The Office of Diversity and Inclusion is calling on the University of Nebraska–Lincoln community to lend their voices by volunteering for this year’s Husker Dialogues as conversation guides.
In an effort to keep everyone safe and healthy, Huskers Dialogues is going virtual this year. The sessions will be held Sept. 10, 15, 16 and 17 at 7 p.m. Volunteers are welcome to help host multiple nights.
Husker Dialogues introduces incoming first-year students to the tools they need to engage in meaningful conversations and create an inclusive Husker community. Through Husker Dialogues, Huskers empower other Huskers to use their voices. The goal of the program is to create an environment to have tough, but important discussions on campus and foster inclusive excellence.
“Students will hear their peers tell their stories and have the opportunity to sit in groups to practice conversations about the different life experiences that people have,” said Charlie Foster, assistant vice chancellor for inclusive student excellence and chair of the Husker Dialogues event. “This practice is important as many people struggle to understand others and to show respect for them. As Huskers we expect respect and kindness.”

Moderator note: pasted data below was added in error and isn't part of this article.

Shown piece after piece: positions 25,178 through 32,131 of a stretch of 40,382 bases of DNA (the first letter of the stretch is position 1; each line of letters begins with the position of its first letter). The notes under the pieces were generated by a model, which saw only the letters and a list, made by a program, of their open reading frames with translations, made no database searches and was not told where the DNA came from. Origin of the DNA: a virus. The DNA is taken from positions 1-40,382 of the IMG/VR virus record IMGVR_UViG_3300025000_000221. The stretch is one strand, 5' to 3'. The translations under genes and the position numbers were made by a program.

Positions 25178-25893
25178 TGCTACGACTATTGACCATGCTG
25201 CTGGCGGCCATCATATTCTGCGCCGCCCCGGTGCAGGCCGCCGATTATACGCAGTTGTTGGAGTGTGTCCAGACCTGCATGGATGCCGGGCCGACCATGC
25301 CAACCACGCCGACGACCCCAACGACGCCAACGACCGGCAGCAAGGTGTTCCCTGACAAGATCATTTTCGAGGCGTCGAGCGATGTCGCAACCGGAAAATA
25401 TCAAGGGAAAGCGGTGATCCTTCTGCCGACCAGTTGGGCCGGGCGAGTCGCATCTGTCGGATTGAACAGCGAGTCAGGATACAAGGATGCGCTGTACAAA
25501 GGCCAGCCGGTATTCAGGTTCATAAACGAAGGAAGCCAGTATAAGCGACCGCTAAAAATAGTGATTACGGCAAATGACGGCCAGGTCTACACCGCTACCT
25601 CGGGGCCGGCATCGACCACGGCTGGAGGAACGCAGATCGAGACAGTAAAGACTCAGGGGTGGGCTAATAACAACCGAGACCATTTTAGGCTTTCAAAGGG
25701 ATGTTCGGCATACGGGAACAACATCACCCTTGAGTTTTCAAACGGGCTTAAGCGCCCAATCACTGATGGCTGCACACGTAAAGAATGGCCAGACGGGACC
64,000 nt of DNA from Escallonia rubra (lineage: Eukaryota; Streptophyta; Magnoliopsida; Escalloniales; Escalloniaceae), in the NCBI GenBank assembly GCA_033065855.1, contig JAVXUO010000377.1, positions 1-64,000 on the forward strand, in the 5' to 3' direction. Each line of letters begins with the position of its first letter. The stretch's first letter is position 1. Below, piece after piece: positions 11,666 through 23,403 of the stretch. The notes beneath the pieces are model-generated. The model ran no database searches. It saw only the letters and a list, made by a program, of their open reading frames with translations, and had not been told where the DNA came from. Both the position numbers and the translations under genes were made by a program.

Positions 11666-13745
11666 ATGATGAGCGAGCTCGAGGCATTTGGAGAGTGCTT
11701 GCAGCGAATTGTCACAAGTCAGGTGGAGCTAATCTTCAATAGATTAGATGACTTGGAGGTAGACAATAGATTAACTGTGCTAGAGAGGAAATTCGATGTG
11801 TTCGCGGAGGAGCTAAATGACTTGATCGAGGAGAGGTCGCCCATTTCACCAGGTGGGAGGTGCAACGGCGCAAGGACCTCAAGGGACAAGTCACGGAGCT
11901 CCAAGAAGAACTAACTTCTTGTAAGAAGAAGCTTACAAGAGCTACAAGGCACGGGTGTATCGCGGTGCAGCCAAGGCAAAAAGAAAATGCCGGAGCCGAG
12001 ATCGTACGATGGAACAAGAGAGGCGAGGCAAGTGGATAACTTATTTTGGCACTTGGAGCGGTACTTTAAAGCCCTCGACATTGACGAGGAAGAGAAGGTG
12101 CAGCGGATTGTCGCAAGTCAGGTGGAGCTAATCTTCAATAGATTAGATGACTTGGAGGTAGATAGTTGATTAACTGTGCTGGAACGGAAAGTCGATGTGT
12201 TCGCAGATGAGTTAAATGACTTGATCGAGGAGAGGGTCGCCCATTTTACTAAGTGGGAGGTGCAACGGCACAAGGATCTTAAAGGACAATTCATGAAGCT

The conversation guides are a fundamental part of the Husker Dialogues experience. These volunteers help lead small discussion groups of first-year students during the event. Faculty, staff and non first-year students can serve as guides. Training for conversation guides will be conducted online via Canvas and Zoom beginning Aug. 11. There are multiple training dates through Sept. 3. Those interested in becoming guides can sign up on the Husker Dialogues website by Aug. 18.
“Faculty and staff, who participate as guides, gain training about leading and facilitating hard discussions. They are better able to manage such discussions in their classrooms, work environments and personal lives,” Foster said.
Earlier this summer, Chancellor Ronnie Green said “now must be different.” The Office of Diversity and Inclusion wants to inspire the campus community to be vulnerable and brave by participating in these conversations, especially during this time in our nation.
“Courageous conversations are important in culture now more than ever as we struggle to deal with the problem of systemic racism that shows up in work and social environments,” Foster said. “We have to be ready to show the world that our university values diversity and inclusion and strives to be a leader in changing systems towards a better end. As the Chancellor has said clearly, we are seeking to make steps as a community on an antiracist journey.”
Ready to join the conversation? More information and registration to be conversation guide can be found on the Husker Dialogues website.